Home » Spymaster: The Secret Life of Kendrick by Helen Fry
Spymaster: The Secret Life of Kendrick Helen Fry

Spymaster: The Secret Life of Kendrick

Helen Fry

Published
ISBN :
Kindle Edition
528 pages
Enter the sum

 About the Book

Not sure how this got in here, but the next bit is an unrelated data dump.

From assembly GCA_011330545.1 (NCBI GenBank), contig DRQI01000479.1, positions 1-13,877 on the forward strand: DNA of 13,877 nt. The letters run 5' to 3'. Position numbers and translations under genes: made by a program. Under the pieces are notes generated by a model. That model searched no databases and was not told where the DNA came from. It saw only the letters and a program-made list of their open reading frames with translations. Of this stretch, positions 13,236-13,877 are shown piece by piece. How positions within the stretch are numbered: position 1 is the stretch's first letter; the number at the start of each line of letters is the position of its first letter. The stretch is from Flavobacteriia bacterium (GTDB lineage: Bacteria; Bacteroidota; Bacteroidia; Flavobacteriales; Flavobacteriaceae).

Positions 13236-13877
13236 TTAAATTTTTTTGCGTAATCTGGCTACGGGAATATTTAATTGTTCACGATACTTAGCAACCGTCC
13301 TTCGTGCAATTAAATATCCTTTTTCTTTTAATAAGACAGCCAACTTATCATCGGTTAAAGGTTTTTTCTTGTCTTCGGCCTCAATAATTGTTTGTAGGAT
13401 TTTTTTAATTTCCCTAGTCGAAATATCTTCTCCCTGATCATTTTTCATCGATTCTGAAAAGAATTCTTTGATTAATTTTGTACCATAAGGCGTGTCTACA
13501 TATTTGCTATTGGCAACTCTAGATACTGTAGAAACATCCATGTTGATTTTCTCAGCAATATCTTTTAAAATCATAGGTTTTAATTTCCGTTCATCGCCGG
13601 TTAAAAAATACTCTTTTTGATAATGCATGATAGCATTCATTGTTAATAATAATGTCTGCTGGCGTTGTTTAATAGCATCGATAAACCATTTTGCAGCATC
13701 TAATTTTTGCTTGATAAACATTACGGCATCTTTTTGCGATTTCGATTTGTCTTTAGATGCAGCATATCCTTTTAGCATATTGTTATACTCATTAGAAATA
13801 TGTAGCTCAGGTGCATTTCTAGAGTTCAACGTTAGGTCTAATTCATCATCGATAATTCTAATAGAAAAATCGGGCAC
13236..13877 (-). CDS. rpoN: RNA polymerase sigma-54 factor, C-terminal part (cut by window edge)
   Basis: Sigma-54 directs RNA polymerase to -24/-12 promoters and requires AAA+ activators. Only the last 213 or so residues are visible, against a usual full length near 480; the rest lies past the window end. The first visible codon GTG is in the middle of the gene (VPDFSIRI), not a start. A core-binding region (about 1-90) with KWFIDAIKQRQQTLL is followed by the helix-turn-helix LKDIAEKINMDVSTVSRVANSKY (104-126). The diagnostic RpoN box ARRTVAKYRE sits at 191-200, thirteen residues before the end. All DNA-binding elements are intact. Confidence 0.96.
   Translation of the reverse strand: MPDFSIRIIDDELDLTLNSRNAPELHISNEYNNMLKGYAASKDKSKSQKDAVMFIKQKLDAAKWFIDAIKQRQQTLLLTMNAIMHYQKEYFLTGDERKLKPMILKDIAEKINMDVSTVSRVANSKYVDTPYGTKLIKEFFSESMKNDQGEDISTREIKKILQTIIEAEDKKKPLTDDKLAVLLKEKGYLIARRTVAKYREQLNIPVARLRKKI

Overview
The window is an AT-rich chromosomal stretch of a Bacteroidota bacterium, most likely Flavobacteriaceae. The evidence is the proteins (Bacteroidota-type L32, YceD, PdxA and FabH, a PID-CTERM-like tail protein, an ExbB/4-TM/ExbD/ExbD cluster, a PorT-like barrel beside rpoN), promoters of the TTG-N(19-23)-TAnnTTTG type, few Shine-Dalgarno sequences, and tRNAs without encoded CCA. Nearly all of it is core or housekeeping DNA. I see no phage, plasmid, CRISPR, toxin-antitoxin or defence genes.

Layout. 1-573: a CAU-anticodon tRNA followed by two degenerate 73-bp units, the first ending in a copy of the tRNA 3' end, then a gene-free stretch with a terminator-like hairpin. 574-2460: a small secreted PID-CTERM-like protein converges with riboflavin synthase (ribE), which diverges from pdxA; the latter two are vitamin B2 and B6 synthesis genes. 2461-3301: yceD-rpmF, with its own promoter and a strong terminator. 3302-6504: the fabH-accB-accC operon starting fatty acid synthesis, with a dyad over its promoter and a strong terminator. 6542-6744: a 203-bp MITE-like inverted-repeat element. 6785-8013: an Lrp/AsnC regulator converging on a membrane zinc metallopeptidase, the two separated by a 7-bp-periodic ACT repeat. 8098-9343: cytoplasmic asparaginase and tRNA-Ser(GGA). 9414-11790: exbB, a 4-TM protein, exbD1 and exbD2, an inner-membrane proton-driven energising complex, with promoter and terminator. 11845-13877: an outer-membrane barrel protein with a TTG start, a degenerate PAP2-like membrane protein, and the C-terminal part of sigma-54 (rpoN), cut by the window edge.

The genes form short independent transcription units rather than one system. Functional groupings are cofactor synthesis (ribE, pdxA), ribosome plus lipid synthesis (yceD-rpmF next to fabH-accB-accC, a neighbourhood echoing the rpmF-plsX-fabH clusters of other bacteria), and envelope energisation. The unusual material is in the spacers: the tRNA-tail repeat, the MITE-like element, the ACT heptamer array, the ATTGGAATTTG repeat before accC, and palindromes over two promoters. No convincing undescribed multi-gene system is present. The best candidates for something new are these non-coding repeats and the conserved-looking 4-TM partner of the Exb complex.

Spymaster charts the extraordinary life of Thomas Joseph Kendrick, one of Britain’s most senior spymasters in Europe during the 1920s and 1930s. Placed at the heart of Europe’s espionage hub – the city of Vienna – he ran a wide network of spiesMoreSpymaster charts the extraordinary life of Thomas Joseph Kendrick, one of Britain’s most senior spymasters in Europe during the 1920s and 1930s. Placed at the heart of Europe’s espionage hub – the city of Vienna – he ran a wide network of spies tracking Communists and Russian spies. He crossed paths with Kim Philby and Edith Tudor-Hart, figures that would emerge later to rock the core of MI6. But, was everything as it has always appeared with Philby? After Hitler’s annexation of Austria in March 1938, Kendrick struggled to get any intelligence back to the Head of MI6. Swamped by a human catastrophe of enormous proportions, he and his staff spent up to 12 hours a day trying to get Jews out of Austria. They saved thousands of lives. But another dangerous game was at foot. Dubbed “the elusive Englishman”, Kendrick’s real name eluded the Abwehr until a double agent finally denounced him. His arrest by the Gestapo caused panic in Whitehall and MI6 circles. After his release, he disappeared from public view but not from the ranks of the British Secret Service… He re-emerged as the spymaster chief against Nazi Germany.Spymaster: The Secret Life of Kendrick is a story of betrayal, steely nerve and daring. It honours a gentleman who has been largely forgotten and yet is still revered in MI6 circles today. Out of the shadows of MI6 secrecy, his full story emerges for the very first time.‘The spies in history who can say from their graves, the information I supplied to my masters, for better or worse, altered the history of our planet, can be counted on the fingers of one hand.’ Frederick Forsyth‘Had it not been for the information obtained at these centres [Kendricks WW2 unit], it could have been London and not Hiroshima which was devastated by the first atomic bomb,’ St Clare Grondona